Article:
• Understand the total financial commitment. What are the costs of deposits and application fees? Are any utilities included in the rent? How much is a typical monthly summer and winter utility bill? Will the rent increase when the lease expires? Is a pet deposit required? Be sure to determine the cost of renter’s insurance and the potential impact on your automobile insurance, as these rates are often based on location.
• Interview the management staff or the property’s management company. Are they located on site? How quickly do they respond to issues? Are they making any improvements to the complex or surrounding property?
Ask for references to check their past performance. Was the staff responsive when called? Were there any issues in getting the security deposit back in a timely manner?
• Talk to nearby tenants or potential neighbors. Do they enjoy living there? How is parking for tenants and their guests? How are noise levels inside and outside the units?
• Visit the neighborhood during the times you would usually be home. How is traffic around this area? Note the parking and noise conditions.
• Check with the local law enforcement office to review the neighborhood’s crime rate. • Review any association rules to be sure you can live within its guidelines.
Read the lease carefully before you sign. Do a thorough walkthrough of the residence and note issues with the property on the lease or a separate document. Be sure to have a member of the property management staff sign and date the document to ensure you don’t have to pay for any previous damage.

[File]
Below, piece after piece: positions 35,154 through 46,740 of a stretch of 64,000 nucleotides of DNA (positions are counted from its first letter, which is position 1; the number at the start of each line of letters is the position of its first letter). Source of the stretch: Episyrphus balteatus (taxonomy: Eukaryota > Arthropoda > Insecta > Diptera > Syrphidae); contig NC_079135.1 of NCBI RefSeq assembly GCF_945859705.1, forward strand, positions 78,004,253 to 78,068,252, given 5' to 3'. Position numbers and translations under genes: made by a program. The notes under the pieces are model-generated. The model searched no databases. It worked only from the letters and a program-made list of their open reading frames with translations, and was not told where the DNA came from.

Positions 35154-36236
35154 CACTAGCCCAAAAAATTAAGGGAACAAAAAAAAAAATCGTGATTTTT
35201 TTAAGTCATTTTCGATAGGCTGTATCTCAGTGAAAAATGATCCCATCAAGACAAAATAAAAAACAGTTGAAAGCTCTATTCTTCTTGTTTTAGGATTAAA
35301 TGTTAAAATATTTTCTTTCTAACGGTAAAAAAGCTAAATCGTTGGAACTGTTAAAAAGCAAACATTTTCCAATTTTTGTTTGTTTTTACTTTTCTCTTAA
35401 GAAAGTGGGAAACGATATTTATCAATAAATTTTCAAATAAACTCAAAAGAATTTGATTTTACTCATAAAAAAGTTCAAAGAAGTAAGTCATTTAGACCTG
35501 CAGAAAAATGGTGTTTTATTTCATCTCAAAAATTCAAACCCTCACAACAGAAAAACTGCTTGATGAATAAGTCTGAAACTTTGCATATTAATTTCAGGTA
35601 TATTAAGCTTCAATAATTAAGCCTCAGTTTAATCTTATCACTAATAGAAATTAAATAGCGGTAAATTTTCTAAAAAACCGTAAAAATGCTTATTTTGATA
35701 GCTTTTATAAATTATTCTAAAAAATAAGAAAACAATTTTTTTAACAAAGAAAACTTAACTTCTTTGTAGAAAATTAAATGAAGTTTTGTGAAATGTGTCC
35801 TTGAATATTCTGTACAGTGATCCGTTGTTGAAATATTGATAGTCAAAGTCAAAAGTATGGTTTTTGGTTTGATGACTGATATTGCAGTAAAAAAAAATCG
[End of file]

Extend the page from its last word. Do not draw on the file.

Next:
Make sure the lease specifies the beginning and end of your lease term, the monthly rent rate, when it is due and the amount of any deposits you have made. The lease should also detail the amount of notice you are required to give/ receive before moving out, the condition the unit must be in upon move out and the amount of time the rental company has to return any refundable deposits.
Cities of San Bernardino County
Joshua Tree is home to Joshua Tree National Park — an 800,000-acre wilderness preserve that offers visitors some of the best rock climbing in the world. The city itself encompasses 96 square miles. It is believed the city was named by Mormon pioneers who thought the trees looked like the biblical figure Joshua praying and waving to the heavens. Because the tree does not have growth rings, is difficult to age. Biologists say the trees, which are protected by law, are 500 to 900 years old.